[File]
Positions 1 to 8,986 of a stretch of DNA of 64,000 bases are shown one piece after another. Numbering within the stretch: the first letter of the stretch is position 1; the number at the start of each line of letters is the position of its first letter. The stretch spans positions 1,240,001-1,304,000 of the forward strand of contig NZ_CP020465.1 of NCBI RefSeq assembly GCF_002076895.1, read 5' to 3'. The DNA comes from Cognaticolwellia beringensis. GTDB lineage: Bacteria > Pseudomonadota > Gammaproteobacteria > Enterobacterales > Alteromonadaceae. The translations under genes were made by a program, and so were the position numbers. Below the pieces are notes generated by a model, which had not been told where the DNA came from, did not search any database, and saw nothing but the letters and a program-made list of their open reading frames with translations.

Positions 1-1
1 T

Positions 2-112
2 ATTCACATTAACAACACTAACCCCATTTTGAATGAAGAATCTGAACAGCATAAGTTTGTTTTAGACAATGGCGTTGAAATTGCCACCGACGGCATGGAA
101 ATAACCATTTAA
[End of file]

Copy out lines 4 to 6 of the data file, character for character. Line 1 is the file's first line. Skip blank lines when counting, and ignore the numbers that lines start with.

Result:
Positions 2-112
2 ATTCACATTAACAACACTAACCCCATTTTGAATGAAGAATCTGAACAGCATAAGTTTGTTTTAGACAATGGCGTTGAAATTGCCACCGACGGCATGGAA
101 ATAACCATTTAA